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New Release Review - MORTAL ENGINES

mortal engines review
In a post-apocalyptic world, giant cities on wheels consume all in their path.

Review by Eric Hillis

Directed by: Christian Rivers

Starring: Hera Hilmar, Hugo Weaving, Jihae, Robert Sheehan, Stephen Lang

mortal engines poster


For some odd reason, Australia has cornered the market in prestige cover bands, with the likes of The Australian Pink Floyd, Zep Boys and Bjorn Again making a living from imitating musical legends and playing to packed houses over the last couple of decades. Perhaps inspired by their neighbours' (everybody needs good neighbours) success, New Zealand has given us its own blockbusting tribute act, Mortal Engines.

Frontman director Christian Rivers and his rhythm section of screenwriters Philippa Boyens, Peter Jackson and Fran Walsh (formerly of folk outfit Gandalf and the Hobbits) promise audiences a note for note recreation of the experience of seeing the original Star Wars trilogy in cinemas. They play all the hits - 'I am your father', 'The handsome black man who lives in a city in the clouds', 'Duelling sabers' and of course, the bombastic closing number 'Plucky pilots take down a massive structure by flying into a chasm and hitting its weak spot'. If smoking were permitted in the cinema you'd believe it was 1977 again!

mortal engines review

Not since 1982's notorious knockoff, Turkish Star Wars, has a movie so flagrantly ripped off George Lucas's creation. Practically every plot point in this adaptation of Philip Reeve's YA fantasy novel is 'borrowed' from the first couple of instalments of Lucas's saga, with the occasional nods to Waterworld (a joke about drinking your own urine; the opening Universal logo co-opted to visualise an apocalyptic event) and the Mad Max series (composer Junkie XL delivers a soundtrack that might as well be outtakes from his Fury Road sessions).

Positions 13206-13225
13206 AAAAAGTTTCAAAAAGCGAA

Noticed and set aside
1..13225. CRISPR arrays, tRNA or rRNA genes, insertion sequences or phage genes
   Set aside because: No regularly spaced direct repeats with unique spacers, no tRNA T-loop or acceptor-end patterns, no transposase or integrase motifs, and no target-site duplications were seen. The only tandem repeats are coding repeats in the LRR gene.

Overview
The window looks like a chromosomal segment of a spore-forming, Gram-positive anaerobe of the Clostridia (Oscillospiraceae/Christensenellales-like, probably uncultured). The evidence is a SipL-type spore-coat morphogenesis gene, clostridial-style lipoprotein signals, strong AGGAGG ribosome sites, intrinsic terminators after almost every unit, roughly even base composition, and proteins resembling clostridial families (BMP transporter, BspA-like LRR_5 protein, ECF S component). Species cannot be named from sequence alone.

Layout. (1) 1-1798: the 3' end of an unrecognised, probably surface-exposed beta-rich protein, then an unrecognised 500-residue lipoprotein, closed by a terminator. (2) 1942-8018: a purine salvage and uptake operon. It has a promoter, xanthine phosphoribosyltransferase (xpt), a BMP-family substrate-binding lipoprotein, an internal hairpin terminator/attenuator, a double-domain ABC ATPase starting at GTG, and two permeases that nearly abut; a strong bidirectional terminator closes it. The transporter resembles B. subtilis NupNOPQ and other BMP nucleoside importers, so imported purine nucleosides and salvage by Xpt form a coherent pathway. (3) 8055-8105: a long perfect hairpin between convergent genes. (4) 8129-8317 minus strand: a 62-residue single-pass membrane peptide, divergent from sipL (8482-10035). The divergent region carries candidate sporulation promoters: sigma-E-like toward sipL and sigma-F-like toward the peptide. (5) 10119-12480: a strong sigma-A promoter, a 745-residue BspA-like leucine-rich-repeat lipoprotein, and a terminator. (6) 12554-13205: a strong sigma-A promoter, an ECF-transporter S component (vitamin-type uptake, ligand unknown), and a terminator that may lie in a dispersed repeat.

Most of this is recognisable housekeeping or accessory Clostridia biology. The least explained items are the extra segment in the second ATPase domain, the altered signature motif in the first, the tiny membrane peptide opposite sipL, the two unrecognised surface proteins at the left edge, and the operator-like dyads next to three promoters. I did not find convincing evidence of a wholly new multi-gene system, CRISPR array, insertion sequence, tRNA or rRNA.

That's not to say Mortal Engines doesn't have an original idea in its head, as the central premise and its resulting imagery is like nothing you've seen before. A few millennia after earth is left in ruins by the '60 Minute War', the remaining population roam around in giant cities on wheels. The biggest of the lot is London, a behemoth that consumes any smaller towns and cities in its path, co-opting whatever resources they might offer. Determined to put an end to the former UK capital's reign is a young 'anti-tractionist', Hester Shaw (Hester Hilmar), who infiltrates the rolling metropolis, planning to kill shifty historian Thaddeus Valentine (Hugo Weaving).

mortal engines review

The idea of cities on wheels sounds like something that could only work on paper, but kudos to the FX and production design team for pulling it off here. Quite a bit of thought has gone into how such an idea should be portrayed, and the portable London is a clever bit of steampunk designs, the wheel of the London eye repurposed as a giant elevator to take citizens up and down levels and the dome of St. Paul's cathedral opening to reveal a missile system. There's a sense of scale to this film that's absent from many bigger budgeted productions, and while the script offers nothing remotely original, the film continually surprises with its visual inventiveness.

On paper, Mortal Engines reads like a concept that could only result in a movie that's so bad it's ironically entertaining for that very reason, but the major flaw of this movie is that it's so self-conscious of its bonkers premise that it plays its drama far too seriously. It's refreshingly lacking in the brooding, emo atmosphere of its YA contemporaries, but it's also devoid of humour, and its cast are forced go through the motions and deliver stiff performances, spouting functional dialogue. None of the characters here are anything more than archetypes, save for - ironically - a 'Terminator meets the Tin Man' robot (voiced by Stephen Lang) who doesn't have a heart, yet comes off as more human than anyone else we meet.

mortal engines review

With South Korean star Jihae cast in a prominent role, a final set-piece set in an ambiguous Eastern metropolis on wheels and a notable absence of supernatural elements (there's a legion of Samurai type warriors who are basically Jedis without the magic), it's clear the filmmakers are hoping this plays well in Asia, which is where I foresee it taking the bulk of its receipts. Western audiences have grown too snarky and cynical for the simple pleasures of old school romps like Mortal Engines, Skyscraper and Pacific Rim, but like the average Chinese cinemagoer, I'll take such innocent and unchallenging fare over the Star Wars and superhero snoozefests so currently beloved by Johnny Westerner.

Mortal Engines is in UK/ROI cinemas December 8th.



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